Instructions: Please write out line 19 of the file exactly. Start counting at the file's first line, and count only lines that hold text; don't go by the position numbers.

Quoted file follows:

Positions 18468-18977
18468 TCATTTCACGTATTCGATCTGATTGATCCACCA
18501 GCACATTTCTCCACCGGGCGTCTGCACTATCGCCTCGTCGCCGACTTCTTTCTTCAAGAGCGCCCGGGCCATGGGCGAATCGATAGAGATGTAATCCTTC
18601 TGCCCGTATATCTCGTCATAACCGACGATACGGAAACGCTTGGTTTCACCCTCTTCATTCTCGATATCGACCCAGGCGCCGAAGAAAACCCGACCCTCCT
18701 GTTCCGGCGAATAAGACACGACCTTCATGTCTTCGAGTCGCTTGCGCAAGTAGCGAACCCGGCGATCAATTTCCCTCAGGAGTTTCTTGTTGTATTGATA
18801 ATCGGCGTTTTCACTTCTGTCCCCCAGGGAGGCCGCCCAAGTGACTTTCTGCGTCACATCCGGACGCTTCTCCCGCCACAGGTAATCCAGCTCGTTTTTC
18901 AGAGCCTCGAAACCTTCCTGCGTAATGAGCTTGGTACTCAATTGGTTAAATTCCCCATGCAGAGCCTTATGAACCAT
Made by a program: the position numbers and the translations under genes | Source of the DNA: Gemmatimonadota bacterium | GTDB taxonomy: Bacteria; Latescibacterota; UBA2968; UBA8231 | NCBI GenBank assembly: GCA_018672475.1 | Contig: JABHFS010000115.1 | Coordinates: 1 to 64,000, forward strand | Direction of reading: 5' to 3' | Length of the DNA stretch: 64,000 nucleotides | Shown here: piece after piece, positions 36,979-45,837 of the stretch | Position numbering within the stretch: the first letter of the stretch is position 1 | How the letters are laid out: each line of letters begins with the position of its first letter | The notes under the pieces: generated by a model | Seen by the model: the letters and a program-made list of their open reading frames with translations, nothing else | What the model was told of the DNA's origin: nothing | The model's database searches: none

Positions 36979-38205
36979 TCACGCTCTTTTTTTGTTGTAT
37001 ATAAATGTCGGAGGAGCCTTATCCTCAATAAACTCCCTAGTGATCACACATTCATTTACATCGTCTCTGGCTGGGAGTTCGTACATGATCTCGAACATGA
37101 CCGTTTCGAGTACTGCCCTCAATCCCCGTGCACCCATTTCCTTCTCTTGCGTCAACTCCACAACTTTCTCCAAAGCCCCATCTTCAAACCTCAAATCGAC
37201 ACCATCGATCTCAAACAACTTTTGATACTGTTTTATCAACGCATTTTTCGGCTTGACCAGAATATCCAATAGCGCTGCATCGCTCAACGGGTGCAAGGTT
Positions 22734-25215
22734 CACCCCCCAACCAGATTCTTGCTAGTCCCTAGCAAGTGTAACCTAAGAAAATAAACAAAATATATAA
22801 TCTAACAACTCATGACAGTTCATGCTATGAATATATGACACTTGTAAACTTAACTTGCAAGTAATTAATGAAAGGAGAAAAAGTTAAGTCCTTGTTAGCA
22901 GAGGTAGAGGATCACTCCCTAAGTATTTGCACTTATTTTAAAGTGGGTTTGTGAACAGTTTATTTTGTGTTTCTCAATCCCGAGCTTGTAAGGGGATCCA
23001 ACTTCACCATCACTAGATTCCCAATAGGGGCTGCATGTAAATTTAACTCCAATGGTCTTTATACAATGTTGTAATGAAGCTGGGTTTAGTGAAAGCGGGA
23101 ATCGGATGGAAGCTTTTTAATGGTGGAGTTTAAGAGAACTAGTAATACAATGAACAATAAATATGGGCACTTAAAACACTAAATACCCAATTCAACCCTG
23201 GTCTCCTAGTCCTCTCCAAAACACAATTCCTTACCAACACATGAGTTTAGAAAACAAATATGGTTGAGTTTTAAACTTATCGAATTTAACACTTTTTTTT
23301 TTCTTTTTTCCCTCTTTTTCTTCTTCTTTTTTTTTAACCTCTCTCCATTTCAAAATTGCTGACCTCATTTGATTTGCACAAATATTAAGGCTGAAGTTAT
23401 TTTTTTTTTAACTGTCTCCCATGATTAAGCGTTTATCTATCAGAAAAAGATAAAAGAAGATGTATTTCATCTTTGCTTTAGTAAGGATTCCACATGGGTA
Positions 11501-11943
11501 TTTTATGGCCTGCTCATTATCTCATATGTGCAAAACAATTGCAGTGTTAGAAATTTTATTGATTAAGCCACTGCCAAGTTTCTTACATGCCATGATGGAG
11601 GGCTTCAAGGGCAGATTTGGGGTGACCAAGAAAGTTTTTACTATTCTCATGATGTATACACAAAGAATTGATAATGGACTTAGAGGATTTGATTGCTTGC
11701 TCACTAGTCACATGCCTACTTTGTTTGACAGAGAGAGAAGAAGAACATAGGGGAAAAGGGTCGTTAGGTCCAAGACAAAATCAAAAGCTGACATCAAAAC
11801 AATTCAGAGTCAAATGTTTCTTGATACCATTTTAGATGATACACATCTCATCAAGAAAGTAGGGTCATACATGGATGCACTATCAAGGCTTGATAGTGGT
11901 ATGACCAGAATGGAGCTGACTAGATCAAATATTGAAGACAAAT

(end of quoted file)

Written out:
23101 ATCGGATGGAAGCTTTTTAATGGTGGAGTTTAAGAGAACTAGTAATACAATGAACAATAAATATGGGCACTTAAAACACTAAATACCCAATTCAACCCTG